Nigerian nurses, under the aegis of the National Association of Nigeria Nurses and Midwives, NANNM, may suspend their planned strike, Saturday Mirror gathered yesterday.
NANNM had said through its President, Abdrafiu Adeniji, at a briefing in Abuja last Wednesday that all nurses in public health facilities in the country would suspend services indefinitely from next Monday, except government met its demands.
The planned strike, according to the Nurses, followed government’s failure to implement an Industrial Arbitration Panel, IAP’s, judgment given in their favour 34 years ago. NANNM’s decision trails series of similar strikes that had been embarked upon by other health professional groups in the country in the past one year.
The strikes have slowed health care delivery in the nation while they lasted. Chief Press Secretary of the Federal Ministry of Health, Alh Isiaka Yusuf, told Saturday Mirror in a telephone interview yesterday that government met with the nurses on Thursday.
He however did not give details of the meeting. His words: “I cannot give the exact details of the meeting between the Federal Government and leaders of the nurses. But, I am sure, government met with them and the meeting will still continue tomorrow, (today).”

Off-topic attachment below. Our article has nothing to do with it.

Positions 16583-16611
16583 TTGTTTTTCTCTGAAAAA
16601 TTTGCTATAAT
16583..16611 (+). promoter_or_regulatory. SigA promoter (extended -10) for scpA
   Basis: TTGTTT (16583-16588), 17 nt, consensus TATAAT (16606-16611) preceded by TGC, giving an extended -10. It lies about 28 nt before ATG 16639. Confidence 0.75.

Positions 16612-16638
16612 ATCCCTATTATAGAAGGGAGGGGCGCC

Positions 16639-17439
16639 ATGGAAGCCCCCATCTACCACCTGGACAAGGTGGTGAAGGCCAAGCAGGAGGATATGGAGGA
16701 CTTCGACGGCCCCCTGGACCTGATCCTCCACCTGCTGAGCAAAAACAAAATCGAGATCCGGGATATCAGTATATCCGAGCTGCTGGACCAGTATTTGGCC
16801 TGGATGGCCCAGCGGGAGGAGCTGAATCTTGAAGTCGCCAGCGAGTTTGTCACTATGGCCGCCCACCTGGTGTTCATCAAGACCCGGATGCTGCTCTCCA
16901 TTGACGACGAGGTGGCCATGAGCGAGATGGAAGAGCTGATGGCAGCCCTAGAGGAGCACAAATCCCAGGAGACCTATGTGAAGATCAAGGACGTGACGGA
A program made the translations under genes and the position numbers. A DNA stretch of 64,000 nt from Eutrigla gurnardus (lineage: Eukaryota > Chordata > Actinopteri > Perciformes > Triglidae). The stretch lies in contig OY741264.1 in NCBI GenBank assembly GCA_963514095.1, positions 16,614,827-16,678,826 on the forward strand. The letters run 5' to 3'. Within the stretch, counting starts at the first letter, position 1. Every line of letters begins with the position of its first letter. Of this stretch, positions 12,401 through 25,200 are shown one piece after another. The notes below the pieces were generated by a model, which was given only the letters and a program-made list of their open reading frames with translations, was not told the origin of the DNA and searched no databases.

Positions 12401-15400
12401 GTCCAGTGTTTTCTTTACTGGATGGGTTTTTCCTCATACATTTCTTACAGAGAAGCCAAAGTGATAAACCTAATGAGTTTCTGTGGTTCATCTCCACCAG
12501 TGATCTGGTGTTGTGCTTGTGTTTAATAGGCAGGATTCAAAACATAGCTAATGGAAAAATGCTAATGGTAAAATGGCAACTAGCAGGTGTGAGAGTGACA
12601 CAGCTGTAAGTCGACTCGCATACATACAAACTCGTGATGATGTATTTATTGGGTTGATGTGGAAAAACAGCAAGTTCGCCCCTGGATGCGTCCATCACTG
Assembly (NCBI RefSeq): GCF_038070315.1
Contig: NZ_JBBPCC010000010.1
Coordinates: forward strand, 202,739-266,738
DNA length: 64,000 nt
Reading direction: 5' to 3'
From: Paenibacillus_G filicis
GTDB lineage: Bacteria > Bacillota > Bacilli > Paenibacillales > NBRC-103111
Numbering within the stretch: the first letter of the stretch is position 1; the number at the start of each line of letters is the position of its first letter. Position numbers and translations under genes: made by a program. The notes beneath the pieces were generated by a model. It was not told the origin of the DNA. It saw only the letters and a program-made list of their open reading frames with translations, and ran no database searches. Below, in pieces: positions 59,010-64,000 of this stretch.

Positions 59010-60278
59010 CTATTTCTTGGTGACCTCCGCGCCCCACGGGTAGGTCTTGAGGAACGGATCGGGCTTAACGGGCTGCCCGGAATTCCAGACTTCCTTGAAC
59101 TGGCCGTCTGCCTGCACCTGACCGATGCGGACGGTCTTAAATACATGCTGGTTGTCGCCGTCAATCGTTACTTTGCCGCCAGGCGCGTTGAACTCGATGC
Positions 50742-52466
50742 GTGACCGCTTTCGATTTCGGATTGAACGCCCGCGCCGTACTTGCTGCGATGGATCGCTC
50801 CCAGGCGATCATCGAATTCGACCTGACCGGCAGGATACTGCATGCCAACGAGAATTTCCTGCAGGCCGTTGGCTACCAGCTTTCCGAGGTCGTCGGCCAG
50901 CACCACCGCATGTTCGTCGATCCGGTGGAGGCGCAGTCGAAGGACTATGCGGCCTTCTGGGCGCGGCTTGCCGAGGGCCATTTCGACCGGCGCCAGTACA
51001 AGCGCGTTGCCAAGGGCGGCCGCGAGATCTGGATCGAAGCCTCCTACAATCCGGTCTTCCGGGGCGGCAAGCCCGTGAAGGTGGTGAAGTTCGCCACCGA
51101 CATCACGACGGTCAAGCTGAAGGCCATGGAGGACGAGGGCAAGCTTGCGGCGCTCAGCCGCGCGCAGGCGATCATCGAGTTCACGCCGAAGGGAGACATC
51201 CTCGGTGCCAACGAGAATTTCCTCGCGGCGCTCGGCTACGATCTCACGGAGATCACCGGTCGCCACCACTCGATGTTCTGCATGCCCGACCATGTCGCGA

Corroborating the submission of the Federal Government, Adeniji informed Saturday Mirror yesterday in a telephone interview that there was already a productive dialogue between the parties. “We have met (with government), but we could not finish.
There is going to be another meeting tomorrow (today); but there is progress.” Asked if he saw the strike being suspended by the association, he replied: “there is green light.”
NANNM had said continuous refusal of the Federal Ministry of Health to comply fully with the implementation of IAP awards and subsequent NIC judgments for the past 34 years could no longer be tolerated by his members. “On the 7th May, 1981, the Tribunal of the Industrial Arbitration Panel gave awards to the National Association of Nigeria Nurses and Midwives among which bothered on the professionalism of nursing, autonomy of the nursing profession, the scheme of service for nurses etc.
“The Federal Ministry of Health and Office of the Head of Civil Service of the federation refused to implement the awards in full since 1981, despite the Association’s repeated appeals and reminders.
“In October, 2010, the association approached the National Industrial Court and filed a suit against the Federal Ministry of Health for the partial implementation of the same awards of 1981.
“The judgment that was delivered on 27th January, 2012 was again in favour of our association, NANNM. Rather than the Federal Ministry of Health complying with the NIC judgment, it filed an appeal in the Court of Appeal in April, 2012.
It will interest the Nigerian public to know that the appeal was dismissed by the court of Appeal on 21st January, 2014 for want of prosecution,” Adeniji had added.
SOURCE: National Mirror Online.net
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